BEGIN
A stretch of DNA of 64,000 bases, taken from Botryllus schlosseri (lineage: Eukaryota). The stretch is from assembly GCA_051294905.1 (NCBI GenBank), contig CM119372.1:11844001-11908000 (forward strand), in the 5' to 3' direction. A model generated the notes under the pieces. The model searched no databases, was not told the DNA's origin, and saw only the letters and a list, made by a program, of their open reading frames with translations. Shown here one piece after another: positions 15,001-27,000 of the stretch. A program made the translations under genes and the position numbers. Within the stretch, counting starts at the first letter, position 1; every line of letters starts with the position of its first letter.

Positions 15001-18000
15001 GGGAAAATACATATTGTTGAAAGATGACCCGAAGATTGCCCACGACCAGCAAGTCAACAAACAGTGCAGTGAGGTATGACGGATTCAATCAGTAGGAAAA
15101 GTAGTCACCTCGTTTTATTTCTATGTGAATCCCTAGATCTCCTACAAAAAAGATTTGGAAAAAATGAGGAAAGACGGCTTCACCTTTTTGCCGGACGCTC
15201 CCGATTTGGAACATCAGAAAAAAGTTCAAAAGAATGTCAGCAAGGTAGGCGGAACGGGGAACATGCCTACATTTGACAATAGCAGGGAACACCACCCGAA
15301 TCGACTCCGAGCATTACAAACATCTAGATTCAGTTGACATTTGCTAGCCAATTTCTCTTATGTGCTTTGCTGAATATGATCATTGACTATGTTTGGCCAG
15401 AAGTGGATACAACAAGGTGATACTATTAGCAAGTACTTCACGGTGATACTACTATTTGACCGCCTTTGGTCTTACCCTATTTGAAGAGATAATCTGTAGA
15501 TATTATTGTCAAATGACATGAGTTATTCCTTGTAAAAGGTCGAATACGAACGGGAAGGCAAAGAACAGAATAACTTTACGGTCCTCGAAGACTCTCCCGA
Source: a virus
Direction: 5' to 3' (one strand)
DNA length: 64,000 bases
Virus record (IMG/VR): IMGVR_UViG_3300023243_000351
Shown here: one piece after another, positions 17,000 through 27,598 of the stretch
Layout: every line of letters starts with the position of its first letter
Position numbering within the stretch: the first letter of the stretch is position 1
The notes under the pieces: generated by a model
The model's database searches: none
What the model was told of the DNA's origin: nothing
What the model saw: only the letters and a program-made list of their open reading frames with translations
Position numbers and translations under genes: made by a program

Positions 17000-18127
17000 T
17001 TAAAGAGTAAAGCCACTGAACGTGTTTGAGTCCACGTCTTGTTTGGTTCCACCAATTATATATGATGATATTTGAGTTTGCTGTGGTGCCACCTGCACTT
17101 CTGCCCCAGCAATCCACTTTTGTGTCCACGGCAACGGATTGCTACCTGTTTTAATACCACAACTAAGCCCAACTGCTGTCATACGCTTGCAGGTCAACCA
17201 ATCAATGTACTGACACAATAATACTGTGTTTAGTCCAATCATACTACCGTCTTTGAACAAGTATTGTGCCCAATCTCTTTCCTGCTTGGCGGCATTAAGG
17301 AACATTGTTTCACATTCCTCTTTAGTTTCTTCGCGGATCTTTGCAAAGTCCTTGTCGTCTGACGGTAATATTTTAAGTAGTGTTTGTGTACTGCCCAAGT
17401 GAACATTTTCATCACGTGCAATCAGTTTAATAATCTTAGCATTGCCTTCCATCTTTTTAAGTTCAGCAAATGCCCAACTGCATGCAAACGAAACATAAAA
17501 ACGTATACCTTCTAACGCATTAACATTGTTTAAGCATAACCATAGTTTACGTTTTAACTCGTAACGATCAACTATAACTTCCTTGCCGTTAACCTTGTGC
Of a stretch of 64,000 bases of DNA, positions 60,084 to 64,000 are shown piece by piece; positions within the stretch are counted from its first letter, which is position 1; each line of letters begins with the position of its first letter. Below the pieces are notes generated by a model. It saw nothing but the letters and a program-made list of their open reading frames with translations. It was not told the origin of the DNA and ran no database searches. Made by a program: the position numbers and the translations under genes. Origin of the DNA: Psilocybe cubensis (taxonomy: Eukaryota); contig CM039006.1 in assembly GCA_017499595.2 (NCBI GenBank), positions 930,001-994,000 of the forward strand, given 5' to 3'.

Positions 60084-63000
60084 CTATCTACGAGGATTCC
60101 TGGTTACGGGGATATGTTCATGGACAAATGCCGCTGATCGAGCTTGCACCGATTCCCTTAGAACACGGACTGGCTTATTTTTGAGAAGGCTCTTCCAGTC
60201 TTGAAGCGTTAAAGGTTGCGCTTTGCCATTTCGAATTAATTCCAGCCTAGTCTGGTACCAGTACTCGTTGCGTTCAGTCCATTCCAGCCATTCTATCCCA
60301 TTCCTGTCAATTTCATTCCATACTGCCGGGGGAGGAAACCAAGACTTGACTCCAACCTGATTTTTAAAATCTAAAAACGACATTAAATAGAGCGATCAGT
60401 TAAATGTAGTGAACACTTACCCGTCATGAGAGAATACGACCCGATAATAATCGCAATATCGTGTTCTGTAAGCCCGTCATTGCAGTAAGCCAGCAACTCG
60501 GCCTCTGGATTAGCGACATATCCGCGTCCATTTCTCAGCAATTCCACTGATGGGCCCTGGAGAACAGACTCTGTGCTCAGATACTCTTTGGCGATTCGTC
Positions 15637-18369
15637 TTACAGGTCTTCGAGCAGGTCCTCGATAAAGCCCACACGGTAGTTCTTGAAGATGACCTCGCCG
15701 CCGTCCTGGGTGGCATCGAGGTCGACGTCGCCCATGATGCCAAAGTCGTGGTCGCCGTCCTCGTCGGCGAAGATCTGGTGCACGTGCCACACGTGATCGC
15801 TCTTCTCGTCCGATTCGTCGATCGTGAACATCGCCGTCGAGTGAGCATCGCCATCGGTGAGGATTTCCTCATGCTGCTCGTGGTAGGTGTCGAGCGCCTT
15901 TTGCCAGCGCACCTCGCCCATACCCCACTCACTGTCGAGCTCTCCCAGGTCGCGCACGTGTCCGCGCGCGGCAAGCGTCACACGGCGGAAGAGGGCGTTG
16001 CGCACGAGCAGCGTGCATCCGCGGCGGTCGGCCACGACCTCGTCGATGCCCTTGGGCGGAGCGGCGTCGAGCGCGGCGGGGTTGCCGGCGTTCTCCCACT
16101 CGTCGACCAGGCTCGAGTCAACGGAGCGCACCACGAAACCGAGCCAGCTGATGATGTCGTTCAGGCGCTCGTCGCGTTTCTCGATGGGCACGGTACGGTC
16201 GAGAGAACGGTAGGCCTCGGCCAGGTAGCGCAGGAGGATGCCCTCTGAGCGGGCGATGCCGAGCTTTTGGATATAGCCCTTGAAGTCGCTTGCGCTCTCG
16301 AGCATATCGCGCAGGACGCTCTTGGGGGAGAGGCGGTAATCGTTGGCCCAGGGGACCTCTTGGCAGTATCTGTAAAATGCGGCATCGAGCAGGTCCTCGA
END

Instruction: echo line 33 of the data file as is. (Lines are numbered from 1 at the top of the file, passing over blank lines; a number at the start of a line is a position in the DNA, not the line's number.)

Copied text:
60201 TTGAAGCGTTAAAGGTTGCGCTTTGCCATTTCGAATTAATTCCAGCCTAGTCTGGTACCAGTACTCGTTGCGTTCAGTCCATTCCAGCCATTCTATCCCA